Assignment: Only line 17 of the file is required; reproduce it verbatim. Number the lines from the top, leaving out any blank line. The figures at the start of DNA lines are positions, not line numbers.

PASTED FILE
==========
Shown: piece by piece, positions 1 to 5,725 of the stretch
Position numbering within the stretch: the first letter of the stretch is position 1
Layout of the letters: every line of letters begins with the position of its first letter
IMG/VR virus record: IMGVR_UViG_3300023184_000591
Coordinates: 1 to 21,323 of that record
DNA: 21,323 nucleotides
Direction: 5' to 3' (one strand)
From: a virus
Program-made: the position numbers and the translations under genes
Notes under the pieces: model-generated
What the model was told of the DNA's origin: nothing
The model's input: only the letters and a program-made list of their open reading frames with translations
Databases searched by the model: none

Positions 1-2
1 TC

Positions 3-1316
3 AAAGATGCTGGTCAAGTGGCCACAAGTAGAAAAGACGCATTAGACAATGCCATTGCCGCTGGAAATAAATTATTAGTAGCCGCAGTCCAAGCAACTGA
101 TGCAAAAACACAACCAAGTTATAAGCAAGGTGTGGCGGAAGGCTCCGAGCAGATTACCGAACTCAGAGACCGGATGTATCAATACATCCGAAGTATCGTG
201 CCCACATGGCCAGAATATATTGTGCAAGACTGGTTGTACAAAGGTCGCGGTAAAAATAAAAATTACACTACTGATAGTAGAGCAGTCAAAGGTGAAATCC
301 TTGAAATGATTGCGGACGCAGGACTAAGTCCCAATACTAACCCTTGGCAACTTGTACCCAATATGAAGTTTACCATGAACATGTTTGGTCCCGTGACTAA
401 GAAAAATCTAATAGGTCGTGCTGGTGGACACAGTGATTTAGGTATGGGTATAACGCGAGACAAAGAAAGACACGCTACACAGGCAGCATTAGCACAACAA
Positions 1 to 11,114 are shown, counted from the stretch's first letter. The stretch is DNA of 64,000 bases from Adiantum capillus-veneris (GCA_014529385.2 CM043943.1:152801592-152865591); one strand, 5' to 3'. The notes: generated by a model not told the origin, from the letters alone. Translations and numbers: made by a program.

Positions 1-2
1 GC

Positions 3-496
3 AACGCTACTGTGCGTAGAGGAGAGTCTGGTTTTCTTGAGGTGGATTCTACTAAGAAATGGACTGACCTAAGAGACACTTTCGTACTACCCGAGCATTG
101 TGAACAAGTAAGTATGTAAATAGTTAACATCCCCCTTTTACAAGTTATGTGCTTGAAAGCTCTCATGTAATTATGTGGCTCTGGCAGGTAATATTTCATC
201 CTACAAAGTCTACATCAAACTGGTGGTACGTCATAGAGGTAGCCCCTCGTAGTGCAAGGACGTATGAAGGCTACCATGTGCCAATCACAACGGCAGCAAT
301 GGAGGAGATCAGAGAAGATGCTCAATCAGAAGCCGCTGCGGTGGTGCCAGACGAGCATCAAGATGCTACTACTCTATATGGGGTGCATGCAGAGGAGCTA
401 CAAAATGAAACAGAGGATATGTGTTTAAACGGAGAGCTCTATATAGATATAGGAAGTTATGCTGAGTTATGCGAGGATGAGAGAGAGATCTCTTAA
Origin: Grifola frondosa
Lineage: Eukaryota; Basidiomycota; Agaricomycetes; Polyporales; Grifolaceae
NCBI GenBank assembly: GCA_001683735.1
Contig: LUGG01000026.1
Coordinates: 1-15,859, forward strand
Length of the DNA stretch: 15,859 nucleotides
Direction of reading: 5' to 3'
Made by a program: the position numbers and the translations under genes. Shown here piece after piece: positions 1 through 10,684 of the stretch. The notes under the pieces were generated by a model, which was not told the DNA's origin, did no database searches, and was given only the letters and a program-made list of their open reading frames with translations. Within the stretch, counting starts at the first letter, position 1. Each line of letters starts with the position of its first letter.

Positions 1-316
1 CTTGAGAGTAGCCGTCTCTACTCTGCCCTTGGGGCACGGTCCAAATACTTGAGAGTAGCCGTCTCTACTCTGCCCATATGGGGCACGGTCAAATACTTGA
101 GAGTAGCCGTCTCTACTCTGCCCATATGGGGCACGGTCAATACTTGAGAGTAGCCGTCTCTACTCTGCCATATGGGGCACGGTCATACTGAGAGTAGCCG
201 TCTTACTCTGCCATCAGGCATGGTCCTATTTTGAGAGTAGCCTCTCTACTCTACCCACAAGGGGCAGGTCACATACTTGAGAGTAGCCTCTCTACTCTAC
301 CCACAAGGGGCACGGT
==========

3 AAAGATGCTGGTCAAGTGGCCACAAGTAGAAAAGACGCATTAGACAATGCCATTGCCGCTGGAAATAAATTATTAGTAGCCGCAGTCCAAGCAACTGA